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Are coin-counting machines a ripoff?

Posted by Garick Giroir on March 13, 2020


You've likely seen a count-counting machine at the grocery store or near the sliding doors at Wal-Mart. They're the big green kiosks that take your loose coins and spits them out as crisp bills. Convenient? Sure. But is it worth the cost?

Coin exchange kiosks profit mostly from people who don't feel like sorting their coins into paper sleeves. So they dump their change and the machine gives them a slip that they can give to a store clerk for money. The store then takes a percentage of that money to offset the cost of running the machine.

So what's the problem?

Well, it's the fees.

Coin-counting machines pocket 12 cents of every dollar you put in. So if you have $200 worth of coins, the coin kiosk is going to keep around $24 of that. And since many kiosk users don't count their coins ahead of time, many don't realize how much money they just threw away.

Luckily, there other coin exchange alternatives that won't gouge your wallet.

1. Cash in for a gift card

The coin-counting service Coinstar waives fees if users exchange coins for electronic gift cards to partner brands like Amazon, AMC and iTunes. It may not help you pay rent, but at least it's something.

Be aware that each gift card has its own minimum and maximum amount for how much change you can swap, so do your research ahead of time. 

2. Go to a credit union

While banks may require you to roll the coins yourself, many credit unions have coin counting machines located in their branches, and the exchange rate is significantly cheaper. Louisiana FCU offers coin-to-cash exchange to all members for 10% LESS than coin kiosks at the supermarket. Even better, youth members can cash in their piggy banks for free. Even non-members can save 4% by exchanging their coins at the credit union.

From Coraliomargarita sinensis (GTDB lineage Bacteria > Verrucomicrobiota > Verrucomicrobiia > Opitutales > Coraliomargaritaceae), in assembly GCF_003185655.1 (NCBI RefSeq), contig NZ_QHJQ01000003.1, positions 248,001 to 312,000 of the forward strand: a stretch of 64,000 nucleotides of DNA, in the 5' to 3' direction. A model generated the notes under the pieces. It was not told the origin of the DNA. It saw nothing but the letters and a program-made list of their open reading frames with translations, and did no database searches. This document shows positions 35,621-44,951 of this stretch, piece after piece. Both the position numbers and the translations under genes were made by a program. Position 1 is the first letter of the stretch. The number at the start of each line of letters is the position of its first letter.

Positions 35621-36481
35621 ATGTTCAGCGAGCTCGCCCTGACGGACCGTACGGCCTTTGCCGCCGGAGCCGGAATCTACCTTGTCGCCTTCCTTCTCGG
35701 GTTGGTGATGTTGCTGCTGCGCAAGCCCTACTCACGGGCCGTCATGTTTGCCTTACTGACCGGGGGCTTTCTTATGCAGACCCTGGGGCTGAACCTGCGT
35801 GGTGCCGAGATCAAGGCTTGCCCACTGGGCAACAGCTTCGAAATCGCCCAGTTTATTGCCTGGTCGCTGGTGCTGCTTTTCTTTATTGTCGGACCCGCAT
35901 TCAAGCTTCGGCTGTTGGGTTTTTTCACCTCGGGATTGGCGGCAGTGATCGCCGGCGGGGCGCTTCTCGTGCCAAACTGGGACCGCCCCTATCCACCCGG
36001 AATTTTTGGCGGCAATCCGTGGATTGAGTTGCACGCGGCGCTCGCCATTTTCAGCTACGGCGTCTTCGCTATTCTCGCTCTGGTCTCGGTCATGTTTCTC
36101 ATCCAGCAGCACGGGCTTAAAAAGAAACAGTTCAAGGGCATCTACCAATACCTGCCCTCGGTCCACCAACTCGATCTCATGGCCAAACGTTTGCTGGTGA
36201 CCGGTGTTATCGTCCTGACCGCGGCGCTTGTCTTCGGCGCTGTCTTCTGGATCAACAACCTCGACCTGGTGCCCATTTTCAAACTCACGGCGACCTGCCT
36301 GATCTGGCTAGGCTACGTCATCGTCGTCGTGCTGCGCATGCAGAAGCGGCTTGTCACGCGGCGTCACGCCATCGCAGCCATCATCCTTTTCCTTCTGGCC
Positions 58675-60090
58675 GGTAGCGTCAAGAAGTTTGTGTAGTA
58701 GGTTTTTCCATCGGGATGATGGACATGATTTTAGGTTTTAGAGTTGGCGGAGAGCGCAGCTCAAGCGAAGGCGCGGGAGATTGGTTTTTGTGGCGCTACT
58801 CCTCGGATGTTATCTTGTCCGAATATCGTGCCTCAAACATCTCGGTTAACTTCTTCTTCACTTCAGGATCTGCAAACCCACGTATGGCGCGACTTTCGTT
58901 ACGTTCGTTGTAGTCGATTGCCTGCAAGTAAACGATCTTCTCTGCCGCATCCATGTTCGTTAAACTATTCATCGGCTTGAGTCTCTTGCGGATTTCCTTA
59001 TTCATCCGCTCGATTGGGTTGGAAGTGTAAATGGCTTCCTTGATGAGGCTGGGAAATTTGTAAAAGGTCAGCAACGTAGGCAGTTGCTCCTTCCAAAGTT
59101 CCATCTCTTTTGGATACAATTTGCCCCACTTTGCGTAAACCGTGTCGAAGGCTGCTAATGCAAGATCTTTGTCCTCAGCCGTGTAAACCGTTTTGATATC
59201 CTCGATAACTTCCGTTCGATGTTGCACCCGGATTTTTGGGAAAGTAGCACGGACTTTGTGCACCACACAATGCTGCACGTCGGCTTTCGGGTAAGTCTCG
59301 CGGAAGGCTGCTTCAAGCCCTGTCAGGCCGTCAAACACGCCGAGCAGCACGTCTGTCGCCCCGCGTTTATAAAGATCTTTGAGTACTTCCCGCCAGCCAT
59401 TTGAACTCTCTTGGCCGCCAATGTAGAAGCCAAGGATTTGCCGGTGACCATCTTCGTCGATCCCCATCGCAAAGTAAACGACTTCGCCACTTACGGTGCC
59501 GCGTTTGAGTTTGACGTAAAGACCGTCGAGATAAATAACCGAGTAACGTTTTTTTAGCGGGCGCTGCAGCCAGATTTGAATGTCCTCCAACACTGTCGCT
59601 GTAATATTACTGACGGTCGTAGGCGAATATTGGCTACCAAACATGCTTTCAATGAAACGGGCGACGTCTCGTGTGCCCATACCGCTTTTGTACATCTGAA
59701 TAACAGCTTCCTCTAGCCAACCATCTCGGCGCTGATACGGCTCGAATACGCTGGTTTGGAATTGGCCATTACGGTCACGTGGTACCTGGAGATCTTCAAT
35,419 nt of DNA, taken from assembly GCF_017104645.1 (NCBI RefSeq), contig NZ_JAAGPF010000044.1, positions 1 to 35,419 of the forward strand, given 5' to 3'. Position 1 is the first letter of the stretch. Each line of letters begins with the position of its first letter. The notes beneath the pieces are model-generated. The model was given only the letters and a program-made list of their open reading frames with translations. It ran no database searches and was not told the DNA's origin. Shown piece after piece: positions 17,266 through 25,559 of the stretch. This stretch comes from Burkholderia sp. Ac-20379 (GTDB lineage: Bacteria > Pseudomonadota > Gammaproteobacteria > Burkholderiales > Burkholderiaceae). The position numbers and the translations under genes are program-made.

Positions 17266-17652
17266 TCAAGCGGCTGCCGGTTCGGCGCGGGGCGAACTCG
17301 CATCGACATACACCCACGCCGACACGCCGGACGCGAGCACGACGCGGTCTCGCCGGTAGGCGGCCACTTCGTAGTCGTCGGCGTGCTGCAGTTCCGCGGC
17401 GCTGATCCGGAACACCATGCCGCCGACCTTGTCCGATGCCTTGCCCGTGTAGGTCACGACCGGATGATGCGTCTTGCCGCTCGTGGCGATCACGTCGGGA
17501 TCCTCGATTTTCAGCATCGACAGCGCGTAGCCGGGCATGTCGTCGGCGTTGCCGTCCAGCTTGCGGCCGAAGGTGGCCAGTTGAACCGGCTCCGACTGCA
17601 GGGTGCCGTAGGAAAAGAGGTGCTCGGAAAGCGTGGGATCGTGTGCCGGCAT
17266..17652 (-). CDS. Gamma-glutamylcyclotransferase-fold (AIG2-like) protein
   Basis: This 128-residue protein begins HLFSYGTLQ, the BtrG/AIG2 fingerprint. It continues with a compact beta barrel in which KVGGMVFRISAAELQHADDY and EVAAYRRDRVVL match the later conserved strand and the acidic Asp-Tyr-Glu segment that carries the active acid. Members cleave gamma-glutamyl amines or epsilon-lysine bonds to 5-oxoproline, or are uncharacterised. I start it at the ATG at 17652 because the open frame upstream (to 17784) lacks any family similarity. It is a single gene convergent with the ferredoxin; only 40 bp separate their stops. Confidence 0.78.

Coin exchange credit union-1

Many credit unions have a coin-sorting machine in their branch and will exchange coins for cash at a significantly lower price.


3. Wrap it yourself

While this may be the most time-consuming option, it's also the cheapest. You can exchange rolled coins at any financial institution for no fee, and all that's required is a bag of coin wrappers, a pair of hands and a little free time. You can easily find a pack of 30+ wrappers for $1 at the dollar store. If you have kids at home, make it a group activity. If you'd rather skip the counting process altogether, Amazon offers coin-sorting machines for about $30. Sure, that's more than the coin kiosk will charge you, but at least it's a one-time purchase. 

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